Eventually, we get closer to the mountains of Colorado. At first the border between the states is not even noticeable.  Then, you start to see the mountains off in the distance. The land used for crops becomes more scarce and the ranches start to take form. We drove along an old railroad, down back road and through places the genuinely looked abandoned.  Periodically, there would be a house, a trailer, or a truck parked a few miles away from the road. I presume they are living there.

Walsenburg, Colorado

Photo from Walsenburg, Colorado

Driving through the mountain roads was a challenge for the car.  Before we left, Stephen had the oil changed, new air filter installed, new transmission filter and fluid, coolant flushed, and we changed the spark plugs. Going up the hills… there was no power. The car was struggling at the high altitude.  We reached Alamosa at about 7:30 pm and checked into the hotel. Dinner at Chilli’s.  Since the car was having issues, we decided to change the plan and take the car to the dealer and check to see if something was not working with the transmission or spark plugs.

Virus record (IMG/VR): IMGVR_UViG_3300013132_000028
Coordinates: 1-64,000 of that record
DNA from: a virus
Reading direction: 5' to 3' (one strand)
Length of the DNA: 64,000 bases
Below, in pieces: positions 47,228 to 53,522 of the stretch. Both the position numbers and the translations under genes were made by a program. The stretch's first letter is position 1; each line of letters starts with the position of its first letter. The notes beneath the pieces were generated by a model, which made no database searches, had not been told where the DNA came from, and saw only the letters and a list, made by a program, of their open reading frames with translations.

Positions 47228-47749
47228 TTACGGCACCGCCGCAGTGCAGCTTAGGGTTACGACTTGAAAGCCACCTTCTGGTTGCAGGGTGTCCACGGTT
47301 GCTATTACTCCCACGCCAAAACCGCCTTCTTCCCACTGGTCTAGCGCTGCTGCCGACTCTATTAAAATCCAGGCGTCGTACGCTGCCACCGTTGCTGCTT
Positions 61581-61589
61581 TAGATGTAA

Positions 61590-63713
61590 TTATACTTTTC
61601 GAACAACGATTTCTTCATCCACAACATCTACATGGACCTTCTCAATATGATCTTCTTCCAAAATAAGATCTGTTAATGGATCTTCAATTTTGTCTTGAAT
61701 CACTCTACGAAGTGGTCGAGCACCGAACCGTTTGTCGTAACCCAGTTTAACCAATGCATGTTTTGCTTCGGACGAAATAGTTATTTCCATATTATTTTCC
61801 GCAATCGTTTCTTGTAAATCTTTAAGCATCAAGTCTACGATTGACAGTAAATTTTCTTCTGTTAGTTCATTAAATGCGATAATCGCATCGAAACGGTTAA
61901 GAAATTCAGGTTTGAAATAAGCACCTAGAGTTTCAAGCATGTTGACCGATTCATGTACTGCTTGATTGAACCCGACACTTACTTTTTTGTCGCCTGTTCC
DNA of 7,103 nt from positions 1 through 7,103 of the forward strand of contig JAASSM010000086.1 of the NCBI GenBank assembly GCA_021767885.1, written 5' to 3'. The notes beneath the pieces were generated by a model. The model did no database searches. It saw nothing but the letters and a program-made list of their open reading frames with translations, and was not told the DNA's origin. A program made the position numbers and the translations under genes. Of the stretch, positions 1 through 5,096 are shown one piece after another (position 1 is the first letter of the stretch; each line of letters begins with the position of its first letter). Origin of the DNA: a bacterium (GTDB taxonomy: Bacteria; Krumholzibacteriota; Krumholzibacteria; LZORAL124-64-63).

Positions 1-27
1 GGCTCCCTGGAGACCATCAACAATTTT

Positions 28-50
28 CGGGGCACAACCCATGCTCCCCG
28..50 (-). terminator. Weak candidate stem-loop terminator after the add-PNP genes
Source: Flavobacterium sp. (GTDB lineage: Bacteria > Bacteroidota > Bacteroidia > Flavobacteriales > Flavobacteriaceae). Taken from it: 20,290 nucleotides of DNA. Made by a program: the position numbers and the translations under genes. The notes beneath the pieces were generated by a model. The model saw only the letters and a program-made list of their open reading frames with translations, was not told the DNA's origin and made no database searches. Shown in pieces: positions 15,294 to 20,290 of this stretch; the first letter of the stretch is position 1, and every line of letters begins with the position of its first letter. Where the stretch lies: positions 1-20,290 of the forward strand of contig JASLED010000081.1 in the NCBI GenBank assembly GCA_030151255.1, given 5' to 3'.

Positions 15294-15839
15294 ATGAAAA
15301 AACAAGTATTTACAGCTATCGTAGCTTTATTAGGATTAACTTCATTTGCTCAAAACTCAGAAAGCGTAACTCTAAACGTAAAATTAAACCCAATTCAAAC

Tomorrow’s plan. Get car checked at 7:30 am…

Travel – Day 2 – St. Louis

Today we departed from the Ohio/Indiana border and drove West. The goal for today?  To tour the “Gateway to the West.” That is the St. Louis Archway. This is a 630 ft tall stainless steal monument that was built to signify the westward expansion. We drove about 6 hours, non-stop through Indiana and Illinois.

Day 2 - Indiana

Day 2 – Indiana